Botswana National Front President Otsweletse Moupo has indicated that he will not defend his position at the party congress billed for July. Moupo said at a BNF press conference on Monday that he will not contest any other party position.
“I have decided not to defend my position as President, or to contest any other leadership position. I made this decision on my own and not under external pressure or influence,” he said.
Moupo added that his decision is purely based on personal reasons, and it negates his detractors’ contention that he is clinging to power.
He said that he intends to tour the BNF structures to bid them farewell, and thank them for according him the opportunity to lead the BNF.
Moupo’s leadership was not an easy one. On top of his personal and business problems, Moupo’s reign saw senior party members, notably those of the Temporary Platform, being expelled from the party. The BNF’s primary elections were also mired in controversy, as primary election losers accused the leadership of shoveling preferred candidates down their throats, and contested primary election results in court. In the end, a lot of constituencies that were previously BNF strongholds were lost to the ruling Botswana Democratic Party.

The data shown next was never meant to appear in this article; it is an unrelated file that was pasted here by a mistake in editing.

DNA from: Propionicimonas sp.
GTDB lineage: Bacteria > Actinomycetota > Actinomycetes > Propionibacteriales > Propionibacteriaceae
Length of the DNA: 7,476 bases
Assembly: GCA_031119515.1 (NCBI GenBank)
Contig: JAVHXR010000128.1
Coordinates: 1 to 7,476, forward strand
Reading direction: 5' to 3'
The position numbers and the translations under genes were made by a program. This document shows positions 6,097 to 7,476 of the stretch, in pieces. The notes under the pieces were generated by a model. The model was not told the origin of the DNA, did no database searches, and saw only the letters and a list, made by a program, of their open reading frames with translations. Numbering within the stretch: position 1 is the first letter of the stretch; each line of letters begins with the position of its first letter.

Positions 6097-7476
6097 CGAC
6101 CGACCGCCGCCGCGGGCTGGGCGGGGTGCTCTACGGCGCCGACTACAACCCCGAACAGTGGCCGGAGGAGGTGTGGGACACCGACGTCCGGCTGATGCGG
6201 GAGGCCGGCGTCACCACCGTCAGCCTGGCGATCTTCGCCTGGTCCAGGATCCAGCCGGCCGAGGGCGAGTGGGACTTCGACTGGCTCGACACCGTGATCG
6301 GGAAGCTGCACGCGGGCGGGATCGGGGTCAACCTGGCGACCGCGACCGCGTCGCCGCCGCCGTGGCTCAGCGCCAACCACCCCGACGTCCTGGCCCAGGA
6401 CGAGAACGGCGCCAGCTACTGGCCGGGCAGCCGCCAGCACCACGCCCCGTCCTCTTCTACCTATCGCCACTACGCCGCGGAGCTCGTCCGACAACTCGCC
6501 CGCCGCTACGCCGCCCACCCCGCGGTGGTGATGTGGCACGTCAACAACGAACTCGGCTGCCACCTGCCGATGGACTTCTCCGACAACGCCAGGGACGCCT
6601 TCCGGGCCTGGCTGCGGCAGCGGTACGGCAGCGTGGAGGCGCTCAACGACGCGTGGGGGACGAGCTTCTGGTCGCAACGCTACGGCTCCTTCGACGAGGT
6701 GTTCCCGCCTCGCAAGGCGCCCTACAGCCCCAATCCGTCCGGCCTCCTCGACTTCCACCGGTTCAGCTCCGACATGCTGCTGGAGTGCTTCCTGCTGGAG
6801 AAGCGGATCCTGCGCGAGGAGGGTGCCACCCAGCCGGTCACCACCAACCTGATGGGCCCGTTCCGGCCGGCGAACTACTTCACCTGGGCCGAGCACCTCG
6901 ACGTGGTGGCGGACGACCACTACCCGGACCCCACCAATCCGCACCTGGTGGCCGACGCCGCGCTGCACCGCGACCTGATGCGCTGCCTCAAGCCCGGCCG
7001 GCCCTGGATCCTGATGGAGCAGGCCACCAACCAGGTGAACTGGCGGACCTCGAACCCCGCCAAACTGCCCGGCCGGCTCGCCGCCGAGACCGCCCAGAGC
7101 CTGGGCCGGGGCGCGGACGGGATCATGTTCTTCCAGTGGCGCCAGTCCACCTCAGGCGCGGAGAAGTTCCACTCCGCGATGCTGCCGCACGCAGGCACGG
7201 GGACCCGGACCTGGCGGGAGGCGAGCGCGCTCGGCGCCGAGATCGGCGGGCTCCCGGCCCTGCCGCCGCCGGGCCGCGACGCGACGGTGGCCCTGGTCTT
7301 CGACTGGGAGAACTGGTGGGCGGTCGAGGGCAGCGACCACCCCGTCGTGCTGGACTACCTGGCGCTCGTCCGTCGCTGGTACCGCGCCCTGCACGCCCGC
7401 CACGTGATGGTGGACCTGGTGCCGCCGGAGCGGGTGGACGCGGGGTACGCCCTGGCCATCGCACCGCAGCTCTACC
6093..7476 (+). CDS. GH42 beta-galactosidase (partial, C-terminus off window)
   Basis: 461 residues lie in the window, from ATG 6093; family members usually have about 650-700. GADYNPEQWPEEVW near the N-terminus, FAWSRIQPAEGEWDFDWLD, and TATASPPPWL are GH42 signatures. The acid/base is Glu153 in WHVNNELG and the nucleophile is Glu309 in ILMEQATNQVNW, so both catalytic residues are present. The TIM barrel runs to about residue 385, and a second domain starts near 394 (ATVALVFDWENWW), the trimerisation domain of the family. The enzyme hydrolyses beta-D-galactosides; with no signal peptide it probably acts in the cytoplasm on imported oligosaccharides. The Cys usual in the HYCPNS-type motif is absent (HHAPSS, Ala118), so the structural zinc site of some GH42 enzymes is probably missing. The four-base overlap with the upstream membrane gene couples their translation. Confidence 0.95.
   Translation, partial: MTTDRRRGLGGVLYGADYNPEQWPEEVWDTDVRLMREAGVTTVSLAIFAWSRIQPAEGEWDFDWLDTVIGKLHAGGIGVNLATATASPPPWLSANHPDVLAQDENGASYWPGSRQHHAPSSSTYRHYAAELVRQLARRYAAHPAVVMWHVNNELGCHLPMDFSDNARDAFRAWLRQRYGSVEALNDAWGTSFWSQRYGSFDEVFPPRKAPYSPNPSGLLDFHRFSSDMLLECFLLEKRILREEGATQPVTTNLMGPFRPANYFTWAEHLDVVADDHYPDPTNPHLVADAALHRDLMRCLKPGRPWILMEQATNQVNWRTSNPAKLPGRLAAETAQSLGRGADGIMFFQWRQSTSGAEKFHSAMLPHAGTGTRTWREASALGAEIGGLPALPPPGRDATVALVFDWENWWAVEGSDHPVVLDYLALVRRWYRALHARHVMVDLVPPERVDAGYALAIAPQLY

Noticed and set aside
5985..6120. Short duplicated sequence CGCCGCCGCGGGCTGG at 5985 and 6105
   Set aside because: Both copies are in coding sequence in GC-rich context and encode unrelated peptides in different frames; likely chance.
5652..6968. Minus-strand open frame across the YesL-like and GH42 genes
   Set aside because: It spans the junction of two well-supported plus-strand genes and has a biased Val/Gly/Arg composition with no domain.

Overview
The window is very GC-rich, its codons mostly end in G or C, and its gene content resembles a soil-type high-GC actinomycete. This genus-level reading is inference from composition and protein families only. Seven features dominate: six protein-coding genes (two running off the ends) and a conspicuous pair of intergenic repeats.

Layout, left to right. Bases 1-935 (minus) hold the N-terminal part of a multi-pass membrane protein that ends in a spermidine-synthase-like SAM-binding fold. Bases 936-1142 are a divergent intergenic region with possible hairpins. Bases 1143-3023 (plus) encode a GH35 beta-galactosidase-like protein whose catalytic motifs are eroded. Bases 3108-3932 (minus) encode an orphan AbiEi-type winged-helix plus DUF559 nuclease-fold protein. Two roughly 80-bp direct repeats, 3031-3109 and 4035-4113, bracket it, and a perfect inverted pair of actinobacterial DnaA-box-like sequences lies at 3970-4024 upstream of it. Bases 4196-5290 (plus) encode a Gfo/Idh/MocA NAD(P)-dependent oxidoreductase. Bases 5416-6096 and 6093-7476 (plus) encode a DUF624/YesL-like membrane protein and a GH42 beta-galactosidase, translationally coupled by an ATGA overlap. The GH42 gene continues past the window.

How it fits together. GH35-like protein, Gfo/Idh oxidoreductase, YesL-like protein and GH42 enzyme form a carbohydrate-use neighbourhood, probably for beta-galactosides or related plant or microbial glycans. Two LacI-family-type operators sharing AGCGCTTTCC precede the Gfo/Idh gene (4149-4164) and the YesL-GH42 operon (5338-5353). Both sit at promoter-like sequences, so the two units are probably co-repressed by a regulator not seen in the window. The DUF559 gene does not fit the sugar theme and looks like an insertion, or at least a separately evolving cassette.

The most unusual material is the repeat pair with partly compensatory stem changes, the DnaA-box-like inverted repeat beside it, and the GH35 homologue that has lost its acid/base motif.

The once formidable BNF managed a paltry 21.4% of the popular vote, down from 25.5% in 2004.
But Moupo still resisted calls for his resignation, saying that the BNF membership would choose a new leadership in July 2010.
He attributed the BNF’s dismal performance to the party’s internal strife, blaming the Temporary Platform for peddling anti BNF propaganda in the media.
“The last three years of my leadership have been challenging, with incessant strife and virulent attacks directed at me by some comrades. I have always strived to do my best to advance the interests of the BNF. I erred in some of my actions, and with the benefit of hindsight, there are certain things I would have done differently,” said Moupo.
He also called on the BNF to reconcile with isolated party members with whom they have differences. He, however, maintained that central committee decisions to expel and suspend some BNF members will not be reversed, quashing hopes that the Temporary Platform will be re-admitted back into the BNF.
He slammed those who blame him for the BNF’s failures, saying he should be judged as part of the collective leadership. He also promised to demonstrate, through the media, that he was never a divisive factor in the BNF.